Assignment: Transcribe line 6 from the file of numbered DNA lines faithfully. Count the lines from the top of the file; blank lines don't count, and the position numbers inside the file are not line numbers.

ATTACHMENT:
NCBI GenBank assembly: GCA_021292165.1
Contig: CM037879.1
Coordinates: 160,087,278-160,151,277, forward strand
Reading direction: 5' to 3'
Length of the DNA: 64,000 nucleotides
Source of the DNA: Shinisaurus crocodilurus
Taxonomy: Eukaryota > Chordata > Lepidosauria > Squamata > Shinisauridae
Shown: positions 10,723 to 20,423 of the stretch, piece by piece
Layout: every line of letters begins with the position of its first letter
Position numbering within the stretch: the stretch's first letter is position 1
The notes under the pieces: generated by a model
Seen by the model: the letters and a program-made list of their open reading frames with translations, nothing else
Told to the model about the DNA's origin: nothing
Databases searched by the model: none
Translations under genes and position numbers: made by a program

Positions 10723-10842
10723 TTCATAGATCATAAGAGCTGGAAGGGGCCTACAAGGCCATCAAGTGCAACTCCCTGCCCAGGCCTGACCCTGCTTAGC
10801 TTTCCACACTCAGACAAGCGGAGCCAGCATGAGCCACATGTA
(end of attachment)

Source of the DNA: Shinisaurus crocodilurus